Come 10 August, eligible travellers from Singapore and Malaysia may be able to travel to and from both countries, as both governments have agreed to implement the Reciprocal Green Lane and Periodic Commuting Arrangement.

This was announced by Malaysia’s Minister of Foreign Affairs Dato’ Seri Hishammuddin Tun Hussein, and Singapore’s Minister for Foreign Affairs Dr Vivian Balakrishnan in a joint statement yesterday (14 July).

These two schemes are meant to address the needs of different groups of cross-border travellers between both countries.

The Reciprocal Green Lane

The Reciprocal Green Lane (RGL) will enable cross-border travel for essential business and official purposes between both countries.

Under this category, eligible travellers will have to abide by the prevailing COVID-19 prevention and public health measures mutually agreed upon by both countries, which include undergoing polymerase chain reaction swab tests.

Additionally, travellers will also be expected to submit a controlled itinerary to the relevant authorities of the country they are entering, and ensure they adhere to this controlled itinerary during their visit.

The Periodic Commuting Arrangement

As part of the Periodic Commuting Agreement (PCA), Singapore and Malaysia residents who hold long-term immigration passes for business and work purposes in the other country, will be allowed to enter that country for work.

After at least three consecutive months in their country of work, they may return to their home country for short-term home leave, and thereafter re-enter their country of work to continue work for at least another three consecutive months.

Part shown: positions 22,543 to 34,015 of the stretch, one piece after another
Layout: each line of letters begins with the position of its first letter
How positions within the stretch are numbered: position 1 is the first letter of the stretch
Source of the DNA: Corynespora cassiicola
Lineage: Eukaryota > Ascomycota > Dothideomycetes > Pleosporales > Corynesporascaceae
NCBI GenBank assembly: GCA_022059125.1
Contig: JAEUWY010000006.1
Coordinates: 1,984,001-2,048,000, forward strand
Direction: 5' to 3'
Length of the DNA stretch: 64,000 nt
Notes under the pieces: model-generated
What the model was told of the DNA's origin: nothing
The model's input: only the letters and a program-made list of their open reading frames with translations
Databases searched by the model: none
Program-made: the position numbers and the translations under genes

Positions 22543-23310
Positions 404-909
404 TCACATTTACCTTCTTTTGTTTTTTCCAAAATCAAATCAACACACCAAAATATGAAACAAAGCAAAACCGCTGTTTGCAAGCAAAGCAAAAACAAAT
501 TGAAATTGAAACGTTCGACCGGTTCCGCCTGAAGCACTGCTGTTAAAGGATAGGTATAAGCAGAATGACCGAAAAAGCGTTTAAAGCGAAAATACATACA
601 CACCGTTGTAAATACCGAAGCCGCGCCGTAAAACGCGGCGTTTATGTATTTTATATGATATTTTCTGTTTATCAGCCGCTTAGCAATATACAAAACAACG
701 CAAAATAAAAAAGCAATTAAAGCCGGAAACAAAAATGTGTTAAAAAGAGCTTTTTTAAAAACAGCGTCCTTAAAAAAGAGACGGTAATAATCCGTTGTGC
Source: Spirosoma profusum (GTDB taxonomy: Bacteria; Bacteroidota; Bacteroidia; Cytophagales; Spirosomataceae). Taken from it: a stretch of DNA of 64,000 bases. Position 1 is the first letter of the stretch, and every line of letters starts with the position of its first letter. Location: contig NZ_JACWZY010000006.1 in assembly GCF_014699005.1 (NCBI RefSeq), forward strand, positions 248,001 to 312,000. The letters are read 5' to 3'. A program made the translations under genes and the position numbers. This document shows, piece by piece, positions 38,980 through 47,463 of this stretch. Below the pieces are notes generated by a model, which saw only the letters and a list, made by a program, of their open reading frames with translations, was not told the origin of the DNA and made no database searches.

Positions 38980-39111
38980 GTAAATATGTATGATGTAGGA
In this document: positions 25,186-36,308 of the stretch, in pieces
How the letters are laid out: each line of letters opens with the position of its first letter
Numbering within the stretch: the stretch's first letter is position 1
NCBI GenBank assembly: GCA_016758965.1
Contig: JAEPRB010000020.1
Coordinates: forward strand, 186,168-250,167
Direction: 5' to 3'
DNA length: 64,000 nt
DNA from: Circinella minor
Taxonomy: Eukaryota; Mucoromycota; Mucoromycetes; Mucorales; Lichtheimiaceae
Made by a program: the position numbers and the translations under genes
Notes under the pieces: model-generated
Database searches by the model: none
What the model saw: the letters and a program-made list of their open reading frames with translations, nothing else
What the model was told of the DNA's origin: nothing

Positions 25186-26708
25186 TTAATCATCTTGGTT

While this is ongoing, they will also have to abide by the prevailing COVID-19 prevention and public health measures which both countries have mutually agreed upon.

On the implementation of both schemes, the ministers noted a targeted date of 10 August 2020, a timeline which will allow the relevant agencies of both governments to “continue their consultation to finalise the standard operating procedures of the two initiatives.”

They added: “Recognising the keen interest of residents in Malaysia and Singapore, and to facilitate smooth cross-border flows, the governments of Malaysia and Singapore have agreed to publish the requirements, health protocols, and application process involved for entry and exit into Malaysia and Singapore, 10 days prior to their implementation of the RGL and PCA.”

On top of the above, both countries have also agreed to develop other ‘appropriate schemes’ for cross-border movement. This includes a daily cross-border commuting proposal for work-related travel, while taking into account the required health protocols and available medical resources in both countries to ensure the safety of both countries’ citizens.

“This will allow both sides to progressively restore cross-border people-to-people interaction and economic exchanges,” the ministers concluded.

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